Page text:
After more than twenty years of bad decisions and spectacular personal failures, Frank Stevens, a lifelong underachiever, needs a drastic change. The day he is unceremoniously fired from his job he arrives home to find empty space. All of his belongings are gone, and so is his live-in girlfriend, Jackie. But things only get worse. Four months later, on the brink of evictioAfter more than twenty years of bad decisions and spectacular personal failures, Frank Stevens, a lifelong underachiever, needs a drastic change. The day he is unceremoniously fired from his job he arrives home to find empty space. All of his belongings are gone, and so is his live-in girlfriend, Jackie. But things only get worse. Four months later, on the brink of eviction and vaguely suicidal, Frank's salvation appears in the form of Danny Loughman, a nearly forgotten and barely recognizable childhood friend. Danny asks for what seems like a simple favor: a ride home. Easy enough, until Frank learns that "home" is a thousand miles away from his run-down, suburban Connecticut apartment. Seeing Danny's request as an opportunity to escape his miserable existence, Frank spontaneously embarks on a four-day long road trip with his old friend. The journey forces Frank to evaluate his true character and discover the man he still could be. He has a chance at redemption if he can pull himself together, provided he isn't completely insane....
|Title||:||Burritos and Gasoline|
|Number of Pages||:||196 Pages|
|Status||:||Available For Download|
|Last checked||:||21 Minutes ago!|
Burritos and Gasoline Reviews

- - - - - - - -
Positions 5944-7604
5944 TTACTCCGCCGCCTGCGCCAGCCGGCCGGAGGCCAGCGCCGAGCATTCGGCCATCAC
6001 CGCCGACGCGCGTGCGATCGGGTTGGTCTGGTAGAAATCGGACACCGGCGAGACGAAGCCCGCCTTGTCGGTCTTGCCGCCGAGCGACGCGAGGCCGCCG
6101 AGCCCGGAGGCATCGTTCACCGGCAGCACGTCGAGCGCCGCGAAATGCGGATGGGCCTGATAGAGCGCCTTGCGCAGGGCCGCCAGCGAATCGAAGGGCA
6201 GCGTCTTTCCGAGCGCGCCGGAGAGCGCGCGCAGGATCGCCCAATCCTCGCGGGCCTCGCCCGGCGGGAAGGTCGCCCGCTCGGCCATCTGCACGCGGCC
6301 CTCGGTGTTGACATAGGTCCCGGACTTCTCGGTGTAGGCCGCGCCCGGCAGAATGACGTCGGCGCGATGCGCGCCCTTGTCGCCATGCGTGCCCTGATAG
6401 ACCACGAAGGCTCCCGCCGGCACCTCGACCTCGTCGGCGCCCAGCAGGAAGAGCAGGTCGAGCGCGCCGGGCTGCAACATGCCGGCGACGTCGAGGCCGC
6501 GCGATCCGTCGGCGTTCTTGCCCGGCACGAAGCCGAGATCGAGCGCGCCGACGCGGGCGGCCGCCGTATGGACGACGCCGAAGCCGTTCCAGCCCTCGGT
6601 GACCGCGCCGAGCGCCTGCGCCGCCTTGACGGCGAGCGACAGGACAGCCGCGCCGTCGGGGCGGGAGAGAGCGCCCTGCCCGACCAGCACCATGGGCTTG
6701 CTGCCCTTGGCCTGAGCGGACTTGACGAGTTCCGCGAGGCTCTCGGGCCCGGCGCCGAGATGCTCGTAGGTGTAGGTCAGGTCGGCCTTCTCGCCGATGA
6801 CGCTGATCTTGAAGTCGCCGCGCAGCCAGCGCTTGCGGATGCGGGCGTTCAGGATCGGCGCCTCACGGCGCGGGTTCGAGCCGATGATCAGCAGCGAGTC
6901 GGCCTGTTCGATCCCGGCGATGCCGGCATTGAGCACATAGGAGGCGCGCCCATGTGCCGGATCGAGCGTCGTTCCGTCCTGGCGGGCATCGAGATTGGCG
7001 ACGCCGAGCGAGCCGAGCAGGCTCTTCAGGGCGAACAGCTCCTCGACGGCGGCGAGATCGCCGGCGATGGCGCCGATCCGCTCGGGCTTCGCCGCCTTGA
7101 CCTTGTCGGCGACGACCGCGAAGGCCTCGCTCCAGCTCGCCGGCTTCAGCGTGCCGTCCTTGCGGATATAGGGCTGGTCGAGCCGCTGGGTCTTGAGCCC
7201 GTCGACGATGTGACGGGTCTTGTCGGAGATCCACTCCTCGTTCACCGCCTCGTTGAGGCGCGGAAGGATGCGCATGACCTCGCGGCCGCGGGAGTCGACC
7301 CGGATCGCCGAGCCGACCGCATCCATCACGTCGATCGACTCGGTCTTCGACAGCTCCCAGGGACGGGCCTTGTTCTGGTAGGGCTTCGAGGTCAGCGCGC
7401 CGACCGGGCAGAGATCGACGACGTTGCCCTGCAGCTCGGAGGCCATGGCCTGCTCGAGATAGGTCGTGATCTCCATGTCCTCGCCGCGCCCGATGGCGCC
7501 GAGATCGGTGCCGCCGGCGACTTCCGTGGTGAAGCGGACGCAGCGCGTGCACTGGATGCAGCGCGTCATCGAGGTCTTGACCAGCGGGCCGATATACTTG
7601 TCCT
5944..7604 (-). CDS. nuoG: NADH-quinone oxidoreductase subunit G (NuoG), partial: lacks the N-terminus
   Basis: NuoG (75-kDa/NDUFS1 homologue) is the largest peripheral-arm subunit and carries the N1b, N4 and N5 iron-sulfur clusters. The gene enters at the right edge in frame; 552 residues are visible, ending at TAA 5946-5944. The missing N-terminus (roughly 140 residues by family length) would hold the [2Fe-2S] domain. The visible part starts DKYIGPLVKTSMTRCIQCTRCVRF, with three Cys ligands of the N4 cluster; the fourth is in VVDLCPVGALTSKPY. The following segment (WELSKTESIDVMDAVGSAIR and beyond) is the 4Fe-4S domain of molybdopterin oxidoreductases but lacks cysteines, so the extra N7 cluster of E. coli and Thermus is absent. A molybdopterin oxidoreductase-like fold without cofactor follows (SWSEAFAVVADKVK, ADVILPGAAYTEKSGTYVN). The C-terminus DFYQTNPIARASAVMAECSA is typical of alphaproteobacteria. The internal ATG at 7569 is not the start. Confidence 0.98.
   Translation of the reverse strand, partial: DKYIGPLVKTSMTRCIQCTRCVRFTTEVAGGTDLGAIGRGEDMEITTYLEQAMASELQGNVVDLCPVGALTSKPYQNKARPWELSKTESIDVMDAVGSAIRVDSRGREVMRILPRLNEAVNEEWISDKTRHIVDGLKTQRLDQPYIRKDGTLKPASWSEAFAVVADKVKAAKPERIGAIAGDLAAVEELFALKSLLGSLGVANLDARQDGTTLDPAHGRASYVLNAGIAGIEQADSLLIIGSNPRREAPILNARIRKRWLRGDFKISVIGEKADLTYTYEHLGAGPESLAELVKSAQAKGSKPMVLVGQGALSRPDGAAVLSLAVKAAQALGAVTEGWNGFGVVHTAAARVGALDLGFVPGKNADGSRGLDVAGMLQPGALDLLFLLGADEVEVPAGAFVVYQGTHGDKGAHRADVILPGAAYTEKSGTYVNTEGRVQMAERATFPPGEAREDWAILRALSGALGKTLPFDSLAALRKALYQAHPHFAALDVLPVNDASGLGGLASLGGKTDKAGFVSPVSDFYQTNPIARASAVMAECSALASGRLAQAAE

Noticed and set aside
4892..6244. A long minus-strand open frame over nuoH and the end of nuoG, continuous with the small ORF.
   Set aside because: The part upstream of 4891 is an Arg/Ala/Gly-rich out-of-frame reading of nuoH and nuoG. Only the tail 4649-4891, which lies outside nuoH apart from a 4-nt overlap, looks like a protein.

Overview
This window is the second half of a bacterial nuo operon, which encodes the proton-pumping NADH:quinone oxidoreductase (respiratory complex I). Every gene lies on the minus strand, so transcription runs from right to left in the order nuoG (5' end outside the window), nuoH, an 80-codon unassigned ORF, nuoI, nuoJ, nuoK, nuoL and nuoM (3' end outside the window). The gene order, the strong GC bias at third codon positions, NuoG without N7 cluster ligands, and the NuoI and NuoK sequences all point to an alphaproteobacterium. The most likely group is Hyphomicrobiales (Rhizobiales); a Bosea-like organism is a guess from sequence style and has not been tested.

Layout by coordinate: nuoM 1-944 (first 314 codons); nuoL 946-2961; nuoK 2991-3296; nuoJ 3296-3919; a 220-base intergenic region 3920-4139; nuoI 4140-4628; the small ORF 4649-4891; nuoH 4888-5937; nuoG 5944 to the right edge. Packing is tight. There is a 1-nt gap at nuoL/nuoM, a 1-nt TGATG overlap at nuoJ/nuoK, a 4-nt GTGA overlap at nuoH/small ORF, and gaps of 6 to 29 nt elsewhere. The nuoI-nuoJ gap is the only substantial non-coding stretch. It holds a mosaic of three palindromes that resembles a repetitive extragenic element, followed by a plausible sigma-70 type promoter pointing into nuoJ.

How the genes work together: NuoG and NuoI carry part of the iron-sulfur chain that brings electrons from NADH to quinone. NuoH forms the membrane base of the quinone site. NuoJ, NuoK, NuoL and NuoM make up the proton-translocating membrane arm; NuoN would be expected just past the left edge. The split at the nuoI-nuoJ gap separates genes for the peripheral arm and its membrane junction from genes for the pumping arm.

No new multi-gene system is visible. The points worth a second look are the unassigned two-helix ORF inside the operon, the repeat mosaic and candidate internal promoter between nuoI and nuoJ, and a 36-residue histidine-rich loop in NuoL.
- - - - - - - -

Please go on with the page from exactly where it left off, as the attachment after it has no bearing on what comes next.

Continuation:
Rating: 3.75* of fiveThe Book Report: Unfinished business reunites old, long-estranged friends Danny Lougman and Frank Stevens at the lowest imaginable point in Frank's life: His long-term girlfriend left him the same day his shitty job in economically below-depressed East Hartford, Connecticut, let him go after eight years. He came home to a completely empty apartment then and hasn't had the money or the will to change that since. Danny, looking like hell on holiday, arrives on Frank's front porch just as he's decided that he'll end this pathetic, horrible excuse of a life he hasn't been leading so much as staggering under. Danny has a simple request for the broke, miserable Frank: Take me home. After a waffle, Frank says yes, okay, you're my oldest friend even if I haven't seen you in twenty years, let's go, where to?Gainesville, Florida.Thus begins a road trip that allows two men in bad shape to find and restore their old closeness, after a weird fashion, and Danny's sibylline utterances go from pissing Frank off, making him feel accused and judged, to making him think, to opening his heart and mind to the possibility that here and now isn't the end of hope but possibly the beginning.Arriving in Florida at last, Frank's elderly Taurus (the bull, this isn't made much of, but it's very quietly significant) dies a well-earned death and strands Frank at a beautiful home with attractive strangers telling him incredible, impossible things that must be true, because there is no other logical or illogical explanation.The last twenty or so pages of this nicely written version of [The Celestine Prophecy] and [How to Win Friends and Influence People]'s bastard child made me mist over and smile through sentimental tears. Roll your eyes all you want, cynics and skeptics, some days a guy needs to hear that things can and WILL work out, even when it looks like they can't and won't.My Review: “Hey, don’t you worry. If you believe it happened, I’m going to believe it did, too.” “Why would you do that?” I asked skeptically. Mel took a deep breath, looked me directly in the eye and forcefully launched into a quiet tirade. “Because I was orphaned as a teenager and I need something to look forward to, that’s why. I work at a gas station convenience store, and believe it or not, that’s the best job I’ve ever had. It might be the best job I’ll ever have. My best friend bought the house we live in with tips that a bunch of sweaty old truckers stuffed into her G-string while she danced around a pole naked for their entertainment. Her boyfriend is a semi-literate redneck whose family would probably lynch the both of them if they knew what their baby boy was doing, and from the moment I laid eyes on you, I found myself being strangely attracted to you for reasons I just can’t explain....” The litany sounded like it might go on forever. “Considering all that, I hope you won’t be too offended if I choose to be a ‘glass half full’ girl and have a little faith in you and a bit of hope for my own future.”-- (pp. 152-153). . Kindle Edition. If that doesn't explain my rating of the book, then nothing I might find to say will explain it any better.Part of my terrible addiction to Kindle freebies.